reproduces inherited instructions without alteration.
Still, there is some margin for the exercise of imagination and intuition, for
changing spiritual experience, and for the development of more complex forms of
organization; in some degree, change is the law of life in all parts of the human family.
what we like to think of as more highly-developed societies, there is certainly more room
for vital activity, more animation and mobility, and higher productivity in more complex
systems. Less of most peoples
energy is required for survival. More is
available for investment in a wider range of activities that result in trying new things,
finding new places, meeting new people, inventing what didnt exist before, reading
more widely and writing more boldly, developing greater productivity, trying new forms of
recreation, learning arts and crafts, searching for unfathomable spirits in nontraditional
developed societies, social structures can become more flexible and adaptive. There can be greater social mobility, competition,
and opportunity for individual initiative outside of established patterns. In such societies, some people display an
increasing capacity for change, and an increasing speed of response to external
opportunities and challenges and to the successes and failures of their own and other
is also typical of the more developed societies to grant a higher social value
to brainwork, and spread the opportunity for mental development much more widely. Scientific research and technological
innovation come to be at a premium; formal
education is more widely available, and encouraged for longer periods of time; laws, ideas, and ideals muscle their way
into spaces earlier reserved for strong leaders and inherited traditions. Individuality of thought and action are more
often accepted and encouraged, even when they contradict conventional habits and beliefs. Competition tends to mature into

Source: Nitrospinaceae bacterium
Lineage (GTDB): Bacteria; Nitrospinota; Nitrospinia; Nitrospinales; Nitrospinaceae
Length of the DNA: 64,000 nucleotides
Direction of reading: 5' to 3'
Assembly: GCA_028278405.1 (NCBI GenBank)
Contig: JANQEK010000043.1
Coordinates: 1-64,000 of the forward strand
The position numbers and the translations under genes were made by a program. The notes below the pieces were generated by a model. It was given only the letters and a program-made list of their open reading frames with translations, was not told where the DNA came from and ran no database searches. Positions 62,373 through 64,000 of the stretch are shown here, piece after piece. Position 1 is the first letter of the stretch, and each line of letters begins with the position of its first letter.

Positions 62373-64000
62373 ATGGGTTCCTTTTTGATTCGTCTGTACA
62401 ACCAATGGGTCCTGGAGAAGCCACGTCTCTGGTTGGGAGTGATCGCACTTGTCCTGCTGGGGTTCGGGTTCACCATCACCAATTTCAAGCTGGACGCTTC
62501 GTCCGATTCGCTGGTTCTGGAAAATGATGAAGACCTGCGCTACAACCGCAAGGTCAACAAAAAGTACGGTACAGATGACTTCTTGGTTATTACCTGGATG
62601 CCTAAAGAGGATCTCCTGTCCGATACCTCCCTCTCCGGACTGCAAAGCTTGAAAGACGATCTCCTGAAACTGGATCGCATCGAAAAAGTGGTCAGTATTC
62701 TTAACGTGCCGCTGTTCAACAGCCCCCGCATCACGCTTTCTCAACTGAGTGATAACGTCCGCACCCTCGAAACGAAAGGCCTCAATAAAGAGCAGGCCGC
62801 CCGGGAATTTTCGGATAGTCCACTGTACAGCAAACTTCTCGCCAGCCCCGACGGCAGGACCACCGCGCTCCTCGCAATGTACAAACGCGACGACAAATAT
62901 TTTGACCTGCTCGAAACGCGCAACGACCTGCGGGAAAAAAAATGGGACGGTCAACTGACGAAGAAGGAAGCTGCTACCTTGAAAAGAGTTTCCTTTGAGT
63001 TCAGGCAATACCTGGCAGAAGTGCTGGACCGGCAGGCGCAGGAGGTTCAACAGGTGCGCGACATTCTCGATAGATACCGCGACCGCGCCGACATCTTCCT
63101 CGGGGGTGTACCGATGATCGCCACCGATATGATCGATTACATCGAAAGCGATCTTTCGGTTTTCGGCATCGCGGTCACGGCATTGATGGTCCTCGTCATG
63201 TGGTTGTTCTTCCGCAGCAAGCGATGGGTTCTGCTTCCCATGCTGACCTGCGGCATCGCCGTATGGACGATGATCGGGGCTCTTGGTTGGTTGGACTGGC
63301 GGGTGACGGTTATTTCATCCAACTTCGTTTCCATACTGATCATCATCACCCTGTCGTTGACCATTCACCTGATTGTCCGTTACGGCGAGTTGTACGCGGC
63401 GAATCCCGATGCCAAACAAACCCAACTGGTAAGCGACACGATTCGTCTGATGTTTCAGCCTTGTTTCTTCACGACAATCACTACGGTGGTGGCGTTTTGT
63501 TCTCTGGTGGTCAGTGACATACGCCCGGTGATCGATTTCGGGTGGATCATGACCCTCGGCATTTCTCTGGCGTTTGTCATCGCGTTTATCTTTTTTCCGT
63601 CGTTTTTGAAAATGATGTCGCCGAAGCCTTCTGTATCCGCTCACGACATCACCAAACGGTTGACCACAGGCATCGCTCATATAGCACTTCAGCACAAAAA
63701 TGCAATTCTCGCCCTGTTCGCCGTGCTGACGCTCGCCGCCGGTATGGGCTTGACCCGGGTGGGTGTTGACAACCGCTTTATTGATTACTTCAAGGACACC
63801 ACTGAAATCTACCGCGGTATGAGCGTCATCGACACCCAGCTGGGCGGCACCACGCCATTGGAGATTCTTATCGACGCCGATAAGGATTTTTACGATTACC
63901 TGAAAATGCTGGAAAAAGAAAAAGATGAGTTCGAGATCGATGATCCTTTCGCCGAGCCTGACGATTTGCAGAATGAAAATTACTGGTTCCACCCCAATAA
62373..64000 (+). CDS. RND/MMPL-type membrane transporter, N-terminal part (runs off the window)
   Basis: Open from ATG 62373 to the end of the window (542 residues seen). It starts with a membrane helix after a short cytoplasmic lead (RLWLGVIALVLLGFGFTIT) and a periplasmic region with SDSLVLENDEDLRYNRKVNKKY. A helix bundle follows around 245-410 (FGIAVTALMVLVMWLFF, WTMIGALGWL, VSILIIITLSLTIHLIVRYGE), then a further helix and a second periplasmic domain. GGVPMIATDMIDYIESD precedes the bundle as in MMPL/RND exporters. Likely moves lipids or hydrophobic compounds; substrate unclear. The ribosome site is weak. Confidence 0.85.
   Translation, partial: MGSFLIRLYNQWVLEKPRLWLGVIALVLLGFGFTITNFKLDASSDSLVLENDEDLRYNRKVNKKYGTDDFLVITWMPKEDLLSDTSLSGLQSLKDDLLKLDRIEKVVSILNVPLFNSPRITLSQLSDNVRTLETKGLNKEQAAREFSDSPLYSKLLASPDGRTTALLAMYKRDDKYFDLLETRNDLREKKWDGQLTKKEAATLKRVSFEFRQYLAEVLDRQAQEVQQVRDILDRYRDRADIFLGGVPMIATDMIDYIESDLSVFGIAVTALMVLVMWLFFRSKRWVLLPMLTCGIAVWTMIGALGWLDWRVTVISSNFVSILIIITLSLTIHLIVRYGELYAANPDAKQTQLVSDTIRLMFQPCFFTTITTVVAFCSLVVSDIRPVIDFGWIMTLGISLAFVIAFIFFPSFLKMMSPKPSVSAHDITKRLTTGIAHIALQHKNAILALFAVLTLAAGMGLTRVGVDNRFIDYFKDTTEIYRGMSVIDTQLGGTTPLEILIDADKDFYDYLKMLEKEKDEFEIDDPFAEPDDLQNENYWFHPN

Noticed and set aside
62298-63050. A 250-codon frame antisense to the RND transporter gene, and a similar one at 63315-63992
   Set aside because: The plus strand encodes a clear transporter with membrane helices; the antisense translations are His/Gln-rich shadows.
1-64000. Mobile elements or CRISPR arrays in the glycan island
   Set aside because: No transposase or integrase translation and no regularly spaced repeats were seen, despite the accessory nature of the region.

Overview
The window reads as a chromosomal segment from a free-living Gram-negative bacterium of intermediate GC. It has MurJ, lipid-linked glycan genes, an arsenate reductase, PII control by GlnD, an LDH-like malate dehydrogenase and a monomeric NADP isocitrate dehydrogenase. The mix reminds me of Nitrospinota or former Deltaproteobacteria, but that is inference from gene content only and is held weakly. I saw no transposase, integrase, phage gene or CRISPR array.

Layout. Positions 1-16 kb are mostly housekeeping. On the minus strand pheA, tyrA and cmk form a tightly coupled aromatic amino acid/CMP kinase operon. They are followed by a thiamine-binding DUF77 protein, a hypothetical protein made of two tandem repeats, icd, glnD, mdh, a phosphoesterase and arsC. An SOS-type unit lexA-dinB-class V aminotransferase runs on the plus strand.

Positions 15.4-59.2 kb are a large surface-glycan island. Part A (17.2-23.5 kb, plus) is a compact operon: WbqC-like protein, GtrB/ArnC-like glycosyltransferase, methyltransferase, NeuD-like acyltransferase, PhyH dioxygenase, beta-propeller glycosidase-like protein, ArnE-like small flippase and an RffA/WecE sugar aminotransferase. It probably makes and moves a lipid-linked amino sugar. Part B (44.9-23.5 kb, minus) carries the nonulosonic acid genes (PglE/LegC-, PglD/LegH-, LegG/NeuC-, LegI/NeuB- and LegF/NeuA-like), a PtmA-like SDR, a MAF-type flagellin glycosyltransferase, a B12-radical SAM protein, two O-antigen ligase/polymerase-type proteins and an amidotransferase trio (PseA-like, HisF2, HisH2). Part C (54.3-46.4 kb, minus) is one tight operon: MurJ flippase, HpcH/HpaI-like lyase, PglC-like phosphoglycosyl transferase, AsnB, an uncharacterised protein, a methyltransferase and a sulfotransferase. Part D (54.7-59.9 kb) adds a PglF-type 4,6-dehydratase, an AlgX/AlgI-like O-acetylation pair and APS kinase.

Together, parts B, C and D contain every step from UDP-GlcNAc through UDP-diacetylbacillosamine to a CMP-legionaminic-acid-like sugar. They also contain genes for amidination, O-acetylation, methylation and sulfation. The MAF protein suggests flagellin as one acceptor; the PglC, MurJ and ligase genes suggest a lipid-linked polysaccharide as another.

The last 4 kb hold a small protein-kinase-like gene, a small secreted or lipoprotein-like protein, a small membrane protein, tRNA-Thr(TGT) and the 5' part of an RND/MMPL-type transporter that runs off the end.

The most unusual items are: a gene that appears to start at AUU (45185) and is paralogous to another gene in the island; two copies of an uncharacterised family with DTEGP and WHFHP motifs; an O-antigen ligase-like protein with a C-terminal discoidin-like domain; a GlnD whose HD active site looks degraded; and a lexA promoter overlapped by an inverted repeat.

cooperation. The report by the Group of Lisbon called this the limits to
competition. Productivity soars, surpluses abound partly because information,
unlike natural resources, expands as its used and gives rise not to exchange
transactions but to sharing arrangements in a new kind of commons. The excess energy pours into the development
of ever newer, more complex forms of organization technological organization of
material processes, social organization of life processes, mental organization of
information, knowledge, even intuition and wisdom.
predominantly mental society thus displays a far wider range of adaptive responses and
creative initiative. And yet . .
. every society that calls itself more
developed has lots of people who try to
resist mobility and change, discourage creative imagination, suppress deviations from the
norm, lead by command and control, cling to tradition, and turn aside from new choices and
chances. We are not describing a new
reality; were suggesting a way of
thinking about development that finds in the biological analogy not only
tested patterns but possibilities for which we still lack clarity of doctrine or
real-world role-models. What this
way of thinking does suggest, however, is a sense of direction, which in the 1990s is
increasingly conspicuous by its absence.
Danger of Imbalance
One troubling aspect of social process is the evident tendency of social
development to generate unanticipated and unwanted excesses, side effects, and untoward
reactions: environmental damage,
overpopulation, destructive applications of technology, economic crises, and social
conflicts. Comparable backlash
debilitating mutations, overpopulation and even extinction of species, devastation
of natural habitats, cycles of scarcity and plenty arise in biological systems as
well. So we need to consider whether
these problems in biology and society have a common source and whether at least
part of the difference is that biological systems have been better than human systems at
We have already mentioned that, in both biology and society, an essential condition
for development is the presence of more energy than is required for repetition and
survival. The surplus creates an imbalance in the existing system that
can have one of three results. It can
lead to an increase in activity at the present level, it can stimulate development to a